Author Topic: RSVPing to Tentative Plans  (Read 1519 times)

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mbbored

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RSVPing to Tentative Plans
« on: December 30, 2012, 09:01:56 PM »
Before Christmas, I received four of what I'd call tentative invitations for New Year's Eve. "Hey mbbored, I might throw a small party for NYE. You interested?" I say, sure, keep me updated.

On Friday the 28th, I got a text from one of those friends confirming that she would in fact be having a small party. I happily replied "Yes!"

On Saturday the 29th, I had two other people text me to confirm that they would be in town and having a party after all. I replied to both, thanking them but saying I had already made plans. One person said great and offered to meet for brunch on the 1st. The other person was offended because in her mind, I had already RSVPed yes.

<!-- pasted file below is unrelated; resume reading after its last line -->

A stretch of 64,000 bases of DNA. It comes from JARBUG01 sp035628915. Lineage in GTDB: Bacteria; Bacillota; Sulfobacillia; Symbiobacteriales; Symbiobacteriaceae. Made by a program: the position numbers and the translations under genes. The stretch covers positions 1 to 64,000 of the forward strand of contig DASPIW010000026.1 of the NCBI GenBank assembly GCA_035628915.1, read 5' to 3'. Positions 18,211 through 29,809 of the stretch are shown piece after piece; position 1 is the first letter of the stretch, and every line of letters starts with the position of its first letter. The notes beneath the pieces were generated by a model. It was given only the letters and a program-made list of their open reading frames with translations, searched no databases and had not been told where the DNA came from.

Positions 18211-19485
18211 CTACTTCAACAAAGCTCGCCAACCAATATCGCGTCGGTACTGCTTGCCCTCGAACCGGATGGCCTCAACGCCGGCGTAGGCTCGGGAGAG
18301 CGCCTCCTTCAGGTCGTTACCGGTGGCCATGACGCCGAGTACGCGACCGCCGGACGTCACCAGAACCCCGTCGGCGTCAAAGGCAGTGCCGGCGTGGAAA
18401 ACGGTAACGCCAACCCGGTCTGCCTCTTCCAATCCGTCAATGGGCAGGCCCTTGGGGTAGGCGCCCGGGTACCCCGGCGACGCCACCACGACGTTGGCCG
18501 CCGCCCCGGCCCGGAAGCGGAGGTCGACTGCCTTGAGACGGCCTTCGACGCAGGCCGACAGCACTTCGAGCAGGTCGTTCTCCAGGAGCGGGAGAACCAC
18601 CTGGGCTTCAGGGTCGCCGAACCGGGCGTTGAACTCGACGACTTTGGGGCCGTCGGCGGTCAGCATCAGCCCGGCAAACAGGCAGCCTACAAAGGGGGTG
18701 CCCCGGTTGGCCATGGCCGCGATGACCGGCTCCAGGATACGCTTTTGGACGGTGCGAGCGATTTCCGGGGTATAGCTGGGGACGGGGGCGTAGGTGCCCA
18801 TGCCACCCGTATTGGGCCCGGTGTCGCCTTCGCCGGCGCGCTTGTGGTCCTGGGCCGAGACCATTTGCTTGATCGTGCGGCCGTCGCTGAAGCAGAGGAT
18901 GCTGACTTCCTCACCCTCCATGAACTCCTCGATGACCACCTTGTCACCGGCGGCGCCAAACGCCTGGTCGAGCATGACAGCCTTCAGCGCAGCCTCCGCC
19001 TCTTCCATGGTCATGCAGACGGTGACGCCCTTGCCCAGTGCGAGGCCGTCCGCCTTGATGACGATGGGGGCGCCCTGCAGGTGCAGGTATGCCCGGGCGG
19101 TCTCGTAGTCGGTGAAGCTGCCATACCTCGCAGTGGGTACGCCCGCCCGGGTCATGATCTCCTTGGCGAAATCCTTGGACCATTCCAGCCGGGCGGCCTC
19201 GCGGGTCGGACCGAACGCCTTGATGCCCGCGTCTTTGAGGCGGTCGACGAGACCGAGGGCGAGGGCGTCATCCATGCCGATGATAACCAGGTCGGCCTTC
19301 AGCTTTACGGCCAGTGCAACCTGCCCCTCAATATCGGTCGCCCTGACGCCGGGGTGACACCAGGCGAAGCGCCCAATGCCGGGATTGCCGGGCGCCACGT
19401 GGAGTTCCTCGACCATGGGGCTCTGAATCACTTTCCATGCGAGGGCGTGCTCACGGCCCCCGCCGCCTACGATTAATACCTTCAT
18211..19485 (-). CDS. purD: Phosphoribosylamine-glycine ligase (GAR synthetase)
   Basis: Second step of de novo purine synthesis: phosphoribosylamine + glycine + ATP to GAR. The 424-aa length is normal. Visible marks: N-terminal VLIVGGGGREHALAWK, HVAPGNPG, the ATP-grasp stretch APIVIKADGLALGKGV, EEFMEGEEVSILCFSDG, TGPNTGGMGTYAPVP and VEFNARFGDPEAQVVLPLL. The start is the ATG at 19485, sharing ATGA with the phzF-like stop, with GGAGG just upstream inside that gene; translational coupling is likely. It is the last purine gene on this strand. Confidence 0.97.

So, was I rude? Does a prior tentative invitation supersede a definite one later?

mrkitty

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Re: RSVPing to Tentative Plans
« Reply #1 on: December 30, 2012, 09:06:42 PM »
I don't think so. Tentative plans are not finalized plans - they are subject to change; nothing is guaranteed. If you had made definite plans with your friend and then cancelled to accept another invitation, then she would have a leg to stand on. Since you and your friend had made only tentative plans, you had every right to accept a definite invitation. They who hesitate, hesitate alone, I always say.
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GrammarNerd

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Re: RSVPing to Tentative Plans
« Reply #2 on: December 30, 2012, 09:10:44 PM »
"I'm sorry you're disappointed, but when I hadn't heard anything X days before the date, I assumed that you'd decided not to have a party and I made other plans."